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Free online CPR training for families during May

May 7th, 2024

Despite 90 per cent of parents acknowledging how critical CPR training is, a recent survey by RLSSA revealed a concerning gap with only 59 per cent of Australian parents completing CPR training, and a mere 23 per cent having gained the skill in the past 12 months.

Royal Lifesaving and Kids Alive have joined forces to help more Australians know how to save the life of a little one by setting up the Heart Beat Club – a training site aimed at empowering Australians learn vital CPR and first aid knowledge to help save infants and toddlers. The one-hour course costs $39 but is free during May 2024.

Lauren Nimmo from at RLS WA says the statistics suggested families were underprepared to handle an emergency.

“More than 40 per cent of parents don’t have any CPR skills and we know resuscitation knowledge significantly diminishes within 3-6 months post-training, so there is a huge need for more education and for people to refresh their skills.

“The Heart Beat Club makes it easy because it removes some of the common barriers such as cost and time that people claim prevents them from gaining this life saving knowledge.”

Laurie Lawrence, founder of Kids Alive, urged every parent and grandparent to take advantage of the free course.

“Last year 16 children died from drowning in Australia and for every one of them eight children were hospitalised following a non- fatal drowning incident, many of which are left with lifelong impact. Lives are lost in pools, dams, baths, sinks and even nappy buckets.

“These lives could potentially be saved using the skills learnt in just an hour at home with The Heart Beat Club.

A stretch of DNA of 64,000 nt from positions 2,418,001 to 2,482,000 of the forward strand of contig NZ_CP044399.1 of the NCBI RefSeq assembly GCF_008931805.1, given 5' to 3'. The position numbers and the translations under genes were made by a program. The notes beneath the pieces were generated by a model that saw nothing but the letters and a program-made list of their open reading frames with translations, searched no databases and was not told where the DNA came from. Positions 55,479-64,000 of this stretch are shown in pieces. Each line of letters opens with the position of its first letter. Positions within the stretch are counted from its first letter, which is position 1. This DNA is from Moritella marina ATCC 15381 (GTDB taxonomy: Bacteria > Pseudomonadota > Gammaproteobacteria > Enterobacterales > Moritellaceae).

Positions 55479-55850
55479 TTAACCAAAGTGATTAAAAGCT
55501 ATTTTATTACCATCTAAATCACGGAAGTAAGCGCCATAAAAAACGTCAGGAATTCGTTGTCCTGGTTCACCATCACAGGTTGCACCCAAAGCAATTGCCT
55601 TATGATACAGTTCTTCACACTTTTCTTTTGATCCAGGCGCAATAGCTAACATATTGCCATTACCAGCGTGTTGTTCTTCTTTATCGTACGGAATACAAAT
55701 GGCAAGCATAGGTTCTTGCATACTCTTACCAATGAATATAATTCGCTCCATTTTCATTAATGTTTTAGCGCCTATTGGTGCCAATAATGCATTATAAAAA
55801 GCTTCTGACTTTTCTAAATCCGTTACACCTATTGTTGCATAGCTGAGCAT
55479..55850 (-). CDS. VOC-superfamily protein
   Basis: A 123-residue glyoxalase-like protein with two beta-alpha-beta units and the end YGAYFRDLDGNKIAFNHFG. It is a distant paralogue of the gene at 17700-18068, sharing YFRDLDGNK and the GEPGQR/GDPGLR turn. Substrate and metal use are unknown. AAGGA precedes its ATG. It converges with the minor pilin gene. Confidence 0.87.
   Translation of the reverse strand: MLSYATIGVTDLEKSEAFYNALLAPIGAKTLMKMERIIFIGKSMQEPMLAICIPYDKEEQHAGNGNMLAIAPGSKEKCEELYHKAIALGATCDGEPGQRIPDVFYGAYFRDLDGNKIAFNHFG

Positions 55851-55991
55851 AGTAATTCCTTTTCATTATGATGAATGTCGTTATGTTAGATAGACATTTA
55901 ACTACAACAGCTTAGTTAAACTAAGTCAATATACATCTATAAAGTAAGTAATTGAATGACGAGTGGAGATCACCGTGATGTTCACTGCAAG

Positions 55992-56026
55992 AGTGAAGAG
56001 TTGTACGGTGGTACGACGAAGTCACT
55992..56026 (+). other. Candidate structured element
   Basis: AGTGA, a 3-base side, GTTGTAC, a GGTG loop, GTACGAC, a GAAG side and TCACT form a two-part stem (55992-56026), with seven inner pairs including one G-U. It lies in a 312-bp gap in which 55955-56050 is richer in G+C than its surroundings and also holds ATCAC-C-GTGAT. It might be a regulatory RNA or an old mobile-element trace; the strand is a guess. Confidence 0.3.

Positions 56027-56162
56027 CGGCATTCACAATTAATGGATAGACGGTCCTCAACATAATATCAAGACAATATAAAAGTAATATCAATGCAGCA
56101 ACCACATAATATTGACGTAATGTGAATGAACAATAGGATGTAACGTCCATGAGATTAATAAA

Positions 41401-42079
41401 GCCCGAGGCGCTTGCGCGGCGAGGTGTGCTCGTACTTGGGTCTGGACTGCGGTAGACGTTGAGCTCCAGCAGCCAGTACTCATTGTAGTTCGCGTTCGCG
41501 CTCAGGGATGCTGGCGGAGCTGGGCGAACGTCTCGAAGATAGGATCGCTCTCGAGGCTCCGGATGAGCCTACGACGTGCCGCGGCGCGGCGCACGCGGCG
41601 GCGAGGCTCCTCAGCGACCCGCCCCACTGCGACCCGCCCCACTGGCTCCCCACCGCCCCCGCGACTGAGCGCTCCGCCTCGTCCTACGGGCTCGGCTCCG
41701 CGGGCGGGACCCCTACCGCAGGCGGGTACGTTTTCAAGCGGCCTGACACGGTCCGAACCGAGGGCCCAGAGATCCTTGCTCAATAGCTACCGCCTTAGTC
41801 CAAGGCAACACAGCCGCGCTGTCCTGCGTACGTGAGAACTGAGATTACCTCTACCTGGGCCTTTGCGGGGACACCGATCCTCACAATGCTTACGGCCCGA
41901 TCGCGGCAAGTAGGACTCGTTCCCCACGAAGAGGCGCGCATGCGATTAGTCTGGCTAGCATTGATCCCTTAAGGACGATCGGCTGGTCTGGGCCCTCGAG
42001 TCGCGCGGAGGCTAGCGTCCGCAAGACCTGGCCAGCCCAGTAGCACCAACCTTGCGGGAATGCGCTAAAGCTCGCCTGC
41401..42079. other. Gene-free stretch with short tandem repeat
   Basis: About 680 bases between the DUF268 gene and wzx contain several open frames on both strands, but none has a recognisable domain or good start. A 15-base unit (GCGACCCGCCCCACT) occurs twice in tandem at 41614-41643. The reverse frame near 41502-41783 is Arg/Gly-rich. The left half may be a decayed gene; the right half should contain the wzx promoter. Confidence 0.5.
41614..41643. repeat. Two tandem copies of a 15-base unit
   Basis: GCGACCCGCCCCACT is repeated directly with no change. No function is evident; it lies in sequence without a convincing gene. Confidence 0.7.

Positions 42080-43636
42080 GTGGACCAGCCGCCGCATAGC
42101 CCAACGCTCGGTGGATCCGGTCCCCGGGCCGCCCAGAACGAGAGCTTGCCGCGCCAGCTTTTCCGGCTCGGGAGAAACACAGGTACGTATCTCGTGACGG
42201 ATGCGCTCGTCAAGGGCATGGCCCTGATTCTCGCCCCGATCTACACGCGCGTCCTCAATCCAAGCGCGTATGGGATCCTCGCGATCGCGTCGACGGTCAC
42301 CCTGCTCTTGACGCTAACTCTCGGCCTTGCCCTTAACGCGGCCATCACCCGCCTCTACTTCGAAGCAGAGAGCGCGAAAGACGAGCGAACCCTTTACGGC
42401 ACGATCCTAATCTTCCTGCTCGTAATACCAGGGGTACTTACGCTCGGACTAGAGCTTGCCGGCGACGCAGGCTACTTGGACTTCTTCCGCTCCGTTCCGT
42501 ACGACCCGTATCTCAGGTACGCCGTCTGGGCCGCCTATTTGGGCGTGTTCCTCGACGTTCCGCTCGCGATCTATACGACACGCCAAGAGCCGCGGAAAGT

“This initiative represents a vital bridge to helping curb these numbers and ensure that every Australian can confidently respond in a crisis because any attempt at CPR when a child is not breathing can dramatically increase survival rates.”

The online training covers a range of topics including CPR skills, how to treat common injuries, choking, burns, scalds, control of bleeding, dealing with shock, and control of communicable disease.

A scream for help

Mother of seven (soon to be eight) Krystal Karacsony, knows how vital CPR skills are after saving an 11-month-old girl.

“It was baking a birthday cake for my family, when I heard a scream for help.

“I poked my head out to see what was going on and heard my neighbour pleading for anyone who knew first aid. I yelled that I did, and she ran towards me, put her baby in my arms and told me she wasn’t breathing,” says Karacsony.

Her neighbour had found her 11-month-old daughter unresponsive in the bath. The girl was blue and floppy, and Karacsony immediately went into action.

“I was pregnant with my own daughter at the time, and I just knew I had to do something. I grabbed the child and quickly checked to see if she was breathing, checked her pulse and started doing CPR,” she says.

“I was hyper-focused just counting compressions and breaths. All I kept thinking was, what if this was my own daughter? Her life was in my hands.”

A few minutes later the baby began coughing up water and taking laboured breaths, so Karacsony placed her in the recovery position and continued to monitor her. The child, who is now four years old, went on to make a full recovery after being treated in hospital.

Image Supplied: The Karacsony family

By Chris Maher
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